Egypt allows converts to revert to Christianity on ID
CAIRO (AFP) — An Egyptian court in an "historic decision" on Saturday authorised 12 converts to Islam who then reverted to Christianity to have their original faith marked on their ID cards, judicial sources said.
They said the court allowed the Coptic plaintiffs to mark "Christian" on their compulsory identity cards, in place of the "Muslim" mention which was used after their conversion.
But their IDs will have to specify that they had "adopted Islam for a brief period", the sources said.
The court of administrative justice ruled that the mention would "prevent any manipulation or concealment with judicial or social consequences" following the conversion to Islam.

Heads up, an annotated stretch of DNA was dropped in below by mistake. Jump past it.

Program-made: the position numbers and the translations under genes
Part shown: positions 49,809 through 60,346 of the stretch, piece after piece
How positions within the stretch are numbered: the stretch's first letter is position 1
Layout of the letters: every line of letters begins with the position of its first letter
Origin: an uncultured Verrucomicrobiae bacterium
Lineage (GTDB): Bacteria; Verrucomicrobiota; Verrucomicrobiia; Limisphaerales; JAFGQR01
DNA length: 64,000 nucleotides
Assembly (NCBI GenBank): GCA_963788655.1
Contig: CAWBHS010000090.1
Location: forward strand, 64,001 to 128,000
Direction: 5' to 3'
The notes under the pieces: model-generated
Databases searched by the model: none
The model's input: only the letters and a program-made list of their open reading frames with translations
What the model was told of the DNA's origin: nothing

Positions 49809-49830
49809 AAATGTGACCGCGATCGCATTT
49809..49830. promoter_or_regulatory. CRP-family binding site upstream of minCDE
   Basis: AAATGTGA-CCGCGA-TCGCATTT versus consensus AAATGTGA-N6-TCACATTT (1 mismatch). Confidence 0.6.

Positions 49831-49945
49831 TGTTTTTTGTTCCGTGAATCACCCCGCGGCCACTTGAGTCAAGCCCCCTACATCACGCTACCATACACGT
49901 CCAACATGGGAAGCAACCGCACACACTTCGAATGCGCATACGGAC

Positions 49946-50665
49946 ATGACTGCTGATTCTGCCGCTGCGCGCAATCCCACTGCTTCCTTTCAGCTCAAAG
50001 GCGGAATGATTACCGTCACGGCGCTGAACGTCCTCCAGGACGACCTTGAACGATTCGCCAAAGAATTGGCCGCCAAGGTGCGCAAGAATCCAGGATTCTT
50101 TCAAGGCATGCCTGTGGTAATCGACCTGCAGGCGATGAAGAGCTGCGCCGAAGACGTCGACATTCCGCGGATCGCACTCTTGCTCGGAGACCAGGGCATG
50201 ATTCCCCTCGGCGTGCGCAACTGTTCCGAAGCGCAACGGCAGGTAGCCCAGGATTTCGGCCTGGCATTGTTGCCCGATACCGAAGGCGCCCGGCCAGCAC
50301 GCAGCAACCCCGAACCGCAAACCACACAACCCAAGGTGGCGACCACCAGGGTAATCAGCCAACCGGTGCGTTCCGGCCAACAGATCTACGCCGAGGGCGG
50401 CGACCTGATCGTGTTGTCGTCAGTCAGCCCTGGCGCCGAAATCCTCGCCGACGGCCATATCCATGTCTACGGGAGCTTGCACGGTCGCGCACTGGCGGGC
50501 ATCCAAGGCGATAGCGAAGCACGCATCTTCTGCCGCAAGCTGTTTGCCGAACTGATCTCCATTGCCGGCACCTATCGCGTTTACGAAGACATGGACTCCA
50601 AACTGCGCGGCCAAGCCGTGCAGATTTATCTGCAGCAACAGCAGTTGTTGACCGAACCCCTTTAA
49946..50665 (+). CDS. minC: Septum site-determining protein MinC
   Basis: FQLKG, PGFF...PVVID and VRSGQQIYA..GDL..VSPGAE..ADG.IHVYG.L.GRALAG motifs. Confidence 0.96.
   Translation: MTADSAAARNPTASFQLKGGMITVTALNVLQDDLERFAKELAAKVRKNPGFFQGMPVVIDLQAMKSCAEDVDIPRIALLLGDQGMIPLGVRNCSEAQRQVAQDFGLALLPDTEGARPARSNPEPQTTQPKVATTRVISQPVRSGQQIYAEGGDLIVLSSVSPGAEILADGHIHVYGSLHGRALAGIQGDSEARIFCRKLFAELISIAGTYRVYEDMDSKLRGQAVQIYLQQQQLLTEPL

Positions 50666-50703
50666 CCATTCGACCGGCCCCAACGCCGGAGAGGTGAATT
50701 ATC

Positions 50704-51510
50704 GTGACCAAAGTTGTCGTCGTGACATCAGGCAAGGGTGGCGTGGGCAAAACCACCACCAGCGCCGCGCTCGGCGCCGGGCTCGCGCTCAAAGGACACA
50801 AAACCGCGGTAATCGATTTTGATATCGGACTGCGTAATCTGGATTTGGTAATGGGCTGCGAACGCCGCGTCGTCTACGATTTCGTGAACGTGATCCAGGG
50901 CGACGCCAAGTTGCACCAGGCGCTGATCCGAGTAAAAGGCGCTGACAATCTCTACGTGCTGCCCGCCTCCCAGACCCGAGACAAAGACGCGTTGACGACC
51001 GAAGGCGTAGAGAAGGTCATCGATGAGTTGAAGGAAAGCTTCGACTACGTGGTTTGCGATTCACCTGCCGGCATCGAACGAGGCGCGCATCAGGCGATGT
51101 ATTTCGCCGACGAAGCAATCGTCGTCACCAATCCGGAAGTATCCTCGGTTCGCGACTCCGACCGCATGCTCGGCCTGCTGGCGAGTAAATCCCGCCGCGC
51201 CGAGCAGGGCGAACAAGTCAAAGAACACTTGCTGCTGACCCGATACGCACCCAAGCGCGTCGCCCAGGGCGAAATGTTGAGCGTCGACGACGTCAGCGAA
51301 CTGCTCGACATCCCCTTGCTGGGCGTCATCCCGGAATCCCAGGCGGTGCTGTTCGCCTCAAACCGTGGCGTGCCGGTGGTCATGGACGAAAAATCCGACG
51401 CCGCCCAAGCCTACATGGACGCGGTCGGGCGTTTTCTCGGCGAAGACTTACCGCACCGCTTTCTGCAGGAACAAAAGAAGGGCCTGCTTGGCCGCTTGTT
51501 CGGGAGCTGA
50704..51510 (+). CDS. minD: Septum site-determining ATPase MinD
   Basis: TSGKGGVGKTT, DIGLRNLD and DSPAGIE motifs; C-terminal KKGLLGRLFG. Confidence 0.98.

"This is an historic decision, a victory for freedom of religion in Egypt and in keeping with Article 46 of the constitution which calls for freedom of religion," the plaintiff's lawyer Ramses al-Naggar told AFP.
The verdict was greeted with applause among the plaintiffs and their lawyers and other Coptic onlookers in the courtroom, many of whom cried out, "Long live justice."
Naggar said it would set a precedent for many such cases in Egypt.
"I have won my identity back. I am alive again," said Yasser Helmi, a 27-year-old man among the plaintiffs. "I couldn't get an identity card and my life had ground to a halt."
Helmi said his father had converted to Islam, without the knowledge of his wife and son who was a child at the time.
In Egypt, Copts who represent six to 10 percent of the 76-million population are known to convert to escape the strict rules of their church which bans divorce or to marry a Muslim woman.
A lower court had previously refused to take up the case, which was opposed by the Egyptian government.
1) Egypt allows converts to revert to Christianity on ID